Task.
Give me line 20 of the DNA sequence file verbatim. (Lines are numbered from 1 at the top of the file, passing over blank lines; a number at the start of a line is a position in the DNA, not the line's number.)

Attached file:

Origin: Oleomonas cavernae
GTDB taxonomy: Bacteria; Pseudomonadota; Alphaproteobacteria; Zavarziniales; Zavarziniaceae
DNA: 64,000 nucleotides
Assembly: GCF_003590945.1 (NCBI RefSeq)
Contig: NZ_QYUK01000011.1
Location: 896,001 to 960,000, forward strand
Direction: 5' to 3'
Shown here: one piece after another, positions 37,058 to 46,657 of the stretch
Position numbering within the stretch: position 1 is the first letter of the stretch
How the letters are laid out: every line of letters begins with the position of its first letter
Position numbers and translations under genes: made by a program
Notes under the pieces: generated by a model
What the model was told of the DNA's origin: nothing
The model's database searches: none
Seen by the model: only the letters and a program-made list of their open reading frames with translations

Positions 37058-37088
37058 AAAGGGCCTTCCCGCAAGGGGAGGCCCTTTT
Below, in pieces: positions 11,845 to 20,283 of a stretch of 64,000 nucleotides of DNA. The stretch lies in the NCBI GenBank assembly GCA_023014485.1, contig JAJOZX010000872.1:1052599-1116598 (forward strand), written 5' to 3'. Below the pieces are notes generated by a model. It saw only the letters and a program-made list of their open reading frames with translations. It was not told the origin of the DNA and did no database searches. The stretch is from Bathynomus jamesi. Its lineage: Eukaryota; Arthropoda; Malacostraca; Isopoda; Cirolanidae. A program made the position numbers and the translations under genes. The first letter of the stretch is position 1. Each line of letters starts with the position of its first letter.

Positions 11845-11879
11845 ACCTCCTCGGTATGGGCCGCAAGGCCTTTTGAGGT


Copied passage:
11845 ACCTCCTCGGTATGGGCCGCAAGGCCTTTTGAGGT